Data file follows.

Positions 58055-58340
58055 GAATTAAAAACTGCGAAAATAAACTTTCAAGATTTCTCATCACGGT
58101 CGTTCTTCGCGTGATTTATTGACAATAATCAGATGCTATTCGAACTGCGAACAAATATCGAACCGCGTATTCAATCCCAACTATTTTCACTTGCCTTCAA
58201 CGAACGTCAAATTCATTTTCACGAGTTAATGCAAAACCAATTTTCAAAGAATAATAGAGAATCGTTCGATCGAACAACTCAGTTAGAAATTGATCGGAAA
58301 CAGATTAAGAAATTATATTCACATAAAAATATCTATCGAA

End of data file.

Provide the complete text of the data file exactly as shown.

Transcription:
Positions 58055-58340
58055 GAATTAAAAACTGCGAAAATAAACTTTCAAGATTTCTCATCACGGT
58101 CGTTCTTCGCGTGATTTATTGACAATAATCAGATGCTATTCGAACTGCGAACAAATATCGAACCGCGTATTCAATCCCAACTATTTTCACTTGCCTTCAA
58201 CGAACGTCAAATTCATTTTCACGAGTTAATGCAAAACCAATTTTCAAAGAATAATAGAGAATCGTTCGATCGAACAACTCAGTTAGAAATTGATCGGAAA
58301 CAGATTAAGAAATTATATTCACATAAAAATATCTATCGAA